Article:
Civility, in retail and in much of life—takes patience and appreciation that the person with whom you are engaged is deserving of respect.

Post the first presidential debate, civility is on my mind. Trump’s total lack of civility, his petulant, insistent, whatever-is-in-my-mind-I-am-entitled-to-say tic-like behavior made me squirm. At the halfway mark, I began to pace back and forth from the living room to the kitchen. I needed something sweet to get me through his mean spirited grunts and invectives. I came away empty handed. In truth, nothing I could ingest could calm my disgust and annoyance until Hillary spelled out how she has proved her metal in the stamina department.

“As soon as he travels to 112 countries and negotiates a peace deal, a cease fire, a release of dissidents, an opening of new opportunities in nations around the world, or even spends 11 hours testifying in front of a congressional committee, he can talk to me about stamina,” Hillary said.

I am grateful for Hillary’s spirited civility. It took discipline to stand before 84 million viewers, to think on her feet, speak out, and continue on as if she were not being interrupted 51 times with words such as “Wrong, Not True and Where Did You Find This?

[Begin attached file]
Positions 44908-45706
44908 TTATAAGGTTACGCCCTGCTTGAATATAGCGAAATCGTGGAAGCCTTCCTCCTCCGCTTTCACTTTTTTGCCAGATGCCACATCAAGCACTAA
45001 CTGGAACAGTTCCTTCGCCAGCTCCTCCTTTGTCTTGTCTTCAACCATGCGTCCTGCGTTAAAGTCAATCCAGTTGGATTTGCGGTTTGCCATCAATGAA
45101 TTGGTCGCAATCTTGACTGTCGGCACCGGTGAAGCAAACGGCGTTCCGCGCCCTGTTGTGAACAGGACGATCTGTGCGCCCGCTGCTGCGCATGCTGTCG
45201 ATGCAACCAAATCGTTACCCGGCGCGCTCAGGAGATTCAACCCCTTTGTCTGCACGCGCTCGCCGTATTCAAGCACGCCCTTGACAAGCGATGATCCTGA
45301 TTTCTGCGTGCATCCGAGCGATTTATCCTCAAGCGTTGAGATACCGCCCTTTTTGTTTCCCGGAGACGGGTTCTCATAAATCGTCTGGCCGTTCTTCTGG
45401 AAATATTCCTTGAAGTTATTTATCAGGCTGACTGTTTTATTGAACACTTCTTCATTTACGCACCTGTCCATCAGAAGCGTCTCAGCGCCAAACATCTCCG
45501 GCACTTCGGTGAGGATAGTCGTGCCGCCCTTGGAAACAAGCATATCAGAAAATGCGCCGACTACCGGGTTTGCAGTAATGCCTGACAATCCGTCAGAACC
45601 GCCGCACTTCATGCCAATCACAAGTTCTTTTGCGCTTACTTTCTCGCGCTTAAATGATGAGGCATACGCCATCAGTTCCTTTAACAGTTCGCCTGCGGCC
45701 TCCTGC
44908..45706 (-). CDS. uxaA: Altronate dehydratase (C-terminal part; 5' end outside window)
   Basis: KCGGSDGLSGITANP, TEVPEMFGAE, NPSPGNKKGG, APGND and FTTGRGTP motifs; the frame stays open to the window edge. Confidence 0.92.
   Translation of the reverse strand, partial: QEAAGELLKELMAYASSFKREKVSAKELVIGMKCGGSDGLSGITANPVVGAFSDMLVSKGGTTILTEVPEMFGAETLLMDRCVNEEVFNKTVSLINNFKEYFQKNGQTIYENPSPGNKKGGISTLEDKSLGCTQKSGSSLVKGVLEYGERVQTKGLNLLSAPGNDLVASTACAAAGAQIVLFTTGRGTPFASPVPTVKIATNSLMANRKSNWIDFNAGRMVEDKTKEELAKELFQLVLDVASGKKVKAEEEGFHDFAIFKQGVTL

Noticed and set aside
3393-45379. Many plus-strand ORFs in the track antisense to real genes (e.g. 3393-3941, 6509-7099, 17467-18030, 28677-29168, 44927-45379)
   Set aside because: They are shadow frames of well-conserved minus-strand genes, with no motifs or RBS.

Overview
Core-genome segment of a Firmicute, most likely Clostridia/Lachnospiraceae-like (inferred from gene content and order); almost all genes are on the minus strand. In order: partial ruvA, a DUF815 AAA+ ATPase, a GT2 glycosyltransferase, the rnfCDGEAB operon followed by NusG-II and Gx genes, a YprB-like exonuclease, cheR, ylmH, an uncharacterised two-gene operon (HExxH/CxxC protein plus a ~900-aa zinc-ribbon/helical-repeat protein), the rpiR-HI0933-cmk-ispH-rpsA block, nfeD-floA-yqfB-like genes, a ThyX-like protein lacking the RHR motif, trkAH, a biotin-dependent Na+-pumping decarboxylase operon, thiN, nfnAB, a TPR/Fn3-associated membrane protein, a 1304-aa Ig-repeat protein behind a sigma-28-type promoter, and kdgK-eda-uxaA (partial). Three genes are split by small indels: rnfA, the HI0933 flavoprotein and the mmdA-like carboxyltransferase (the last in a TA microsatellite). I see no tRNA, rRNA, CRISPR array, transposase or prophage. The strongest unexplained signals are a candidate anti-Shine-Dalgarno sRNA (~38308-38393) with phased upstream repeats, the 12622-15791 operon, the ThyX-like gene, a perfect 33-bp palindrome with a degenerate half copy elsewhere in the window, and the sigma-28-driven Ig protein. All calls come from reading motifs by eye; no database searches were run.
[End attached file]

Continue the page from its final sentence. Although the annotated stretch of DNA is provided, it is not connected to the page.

According to the on-line McMillan Dictionary, a debate is defined as “an informal and spirited but generally civil discussion of opposing views.” Wikipedia tells us that the word civility comes from the word civilis, which in Latin means “citizen” and that “Civility is the action of working together productively to reach a common goal.”

Since the time of our nation’s beginning, the question of civility in political discourse has been discussed. Wikipedia cites a letter written by John Adams, our second president, to his wife about his “fear that in every assembly, members will obtain influence by noise, not sense.” Is that not what we witnessed during the debate— Trump’s effort to distract with noise— sniffling, grunting, single words, all manner of rudeness—to gain attention, cause confusion, detract from the words of his opponent.

But Trump is more than a serial detractor. His inability to contain inappropriate responses was on full display. In psychological terms, he lacks “Executive Functioning,” the ability to step back, discern and contain the effect of what he is saying.

I close with respect and gratitude for Hillary, whose executive ability assures the option of a disciplined and discerning presidential candidate.